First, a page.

If you’re asking, “What happens to my Lifetime ISA if I die?” or my Innovative Finance ISA, the answer in all instances is that they become part of the deceased’s estate, and if the estate totals more than £325,000, will be subject to inheritance tax at 40%. The funds in a Junior ISA will be returned to the contributors should the child die.
If you’re passing assets on to direct descendants, which include your children and grandchildren, and the assets include your family residence, the tax-free threshold is increased by a further £175.000.
Do you need probate to inherit an ISA on death of the holder?
Probate is the term given to the process of dealing with someone’s estate after their death. If you are a beneficiary of an ISA left in a will, you must wait until the administration or probate process has been completed.
In terms of Cash ISAs, some providers allow the funds to be transferred directly to the spouse or civil partner of the deceased without the need for probate if an application form for an APS is completed once the death has been recorded.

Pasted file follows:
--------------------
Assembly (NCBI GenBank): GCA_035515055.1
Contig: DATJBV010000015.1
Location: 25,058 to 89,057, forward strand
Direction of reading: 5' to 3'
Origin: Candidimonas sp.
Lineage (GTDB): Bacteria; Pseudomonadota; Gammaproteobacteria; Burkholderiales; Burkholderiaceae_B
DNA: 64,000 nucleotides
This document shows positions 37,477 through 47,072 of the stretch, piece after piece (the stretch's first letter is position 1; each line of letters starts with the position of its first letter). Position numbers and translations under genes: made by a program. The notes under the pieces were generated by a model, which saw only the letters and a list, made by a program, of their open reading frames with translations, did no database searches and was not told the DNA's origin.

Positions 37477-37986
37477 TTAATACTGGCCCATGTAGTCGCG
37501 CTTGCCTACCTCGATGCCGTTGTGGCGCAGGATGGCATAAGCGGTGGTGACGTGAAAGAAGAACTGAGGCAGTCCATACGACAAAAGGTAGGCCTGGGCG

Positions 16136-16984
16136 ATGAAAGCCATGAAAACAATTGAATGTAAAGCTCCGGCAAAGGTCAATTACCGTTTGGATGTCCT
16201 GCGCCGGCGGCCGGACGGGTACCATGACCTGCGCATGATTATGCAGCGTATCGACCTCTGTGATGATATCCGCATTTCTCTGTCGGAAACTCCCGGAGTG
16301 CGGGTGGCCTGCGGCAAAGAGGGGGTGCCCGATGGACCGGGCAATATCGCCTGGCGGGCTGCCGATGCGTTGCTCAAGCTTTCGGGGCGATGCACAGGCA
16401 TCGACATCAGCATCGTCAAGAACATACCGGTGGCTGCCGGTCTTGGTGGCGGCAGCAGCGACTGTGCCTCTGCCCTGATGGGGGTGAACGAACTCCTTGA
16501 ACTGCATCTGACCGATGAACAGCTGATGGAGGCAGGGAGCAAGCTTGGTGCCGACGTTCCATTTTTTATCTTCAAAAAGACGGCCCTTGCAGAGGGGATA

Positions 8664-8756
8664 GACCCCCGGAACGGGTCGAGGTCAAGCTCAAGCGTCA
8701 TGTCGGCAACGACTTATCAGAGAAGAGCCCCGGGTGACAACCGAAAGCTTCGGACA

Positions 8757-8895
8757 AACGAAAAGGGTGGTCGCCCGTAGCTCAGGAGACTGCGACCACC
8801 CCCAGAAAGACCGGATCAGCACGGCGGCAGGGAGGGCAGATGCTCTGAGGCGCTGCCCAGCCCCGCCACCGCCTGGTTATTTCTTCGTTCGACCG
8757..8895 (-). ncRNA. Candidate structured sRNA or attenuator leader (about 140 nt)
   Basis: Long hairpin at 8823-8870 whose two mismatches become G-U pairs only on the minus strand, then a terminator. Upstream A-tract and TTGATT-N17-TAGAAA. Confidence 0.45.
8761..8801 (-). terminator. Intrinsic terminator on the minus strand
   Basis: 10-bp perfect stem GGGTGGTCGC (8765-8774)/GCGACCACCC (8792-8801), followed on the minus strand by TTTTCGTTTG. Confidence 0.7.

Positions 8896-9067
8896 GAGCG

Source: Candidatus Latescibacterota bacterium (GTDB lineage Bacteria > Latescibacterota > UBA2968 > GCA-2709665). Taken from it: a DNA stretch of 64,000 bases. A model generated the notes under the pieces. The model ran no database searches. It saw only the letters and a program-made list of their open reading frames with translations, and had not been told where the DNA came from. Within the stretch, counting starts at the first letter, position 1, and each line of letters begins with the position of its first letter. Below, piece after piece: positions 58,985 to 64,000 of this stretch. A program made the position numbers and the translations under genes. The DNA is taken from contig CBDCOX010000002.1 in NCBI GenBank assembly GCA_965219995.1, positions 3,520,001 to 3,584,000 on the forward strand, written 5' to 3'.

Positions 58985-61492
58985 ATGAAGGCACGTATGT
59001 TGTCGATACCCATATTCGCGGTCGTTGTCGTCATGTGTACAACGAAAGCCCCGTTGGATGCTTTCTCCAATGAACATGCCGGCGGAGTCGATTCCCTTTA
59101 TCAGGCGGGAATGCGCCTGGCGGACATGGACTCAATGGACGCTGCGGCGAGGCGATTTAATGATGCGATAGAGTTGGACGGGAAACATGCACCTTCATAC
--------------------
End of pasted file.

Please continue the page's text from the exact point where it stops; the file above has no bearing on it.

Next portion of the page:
As regards a stocks and shares ISA, some providers might insist on a probate completion for the transfer of the assets, while others might permit them to be transferred directly to the spouse or civil partner without a probate completion.
Avoiding Inheritance Tax
When planning your long-term investment strategy, you should think about what happens to your ISA when you die. Only your partner or spouse can inherit the money tax-free via an APS. Anybody else might have to pay inheritance tax depending on the value of your estate. The only ways this can be avoided are:
- To make gifts. Everyone has a £3,000 per annum “annual exemption.”
- Using the £175,000 property allowance when property is bequeathed to children and grandchildren.
- Use Equity Release to free up money while you’re alive. However, don’t forget the annual exemption gift rule.
- When you leave your ISA to a registered charity.
What about pensions?
If you’re asking yourself, “can I transfer my pension to another person?” the answer is no, not while you’re alive. If, however, you get divorced, you can apply for a PSO (Pension Sharing Order).
Let’s now look at what can be done with your private pension after you die.
Defined contribution pensions
Your private pension pot belongs to you as an individual. If you die before you reach 75, funds can usually be passed on to your partner, spouse or dependents tax-free. If your death occurs after you’re 75, the tax benefits no longer apply.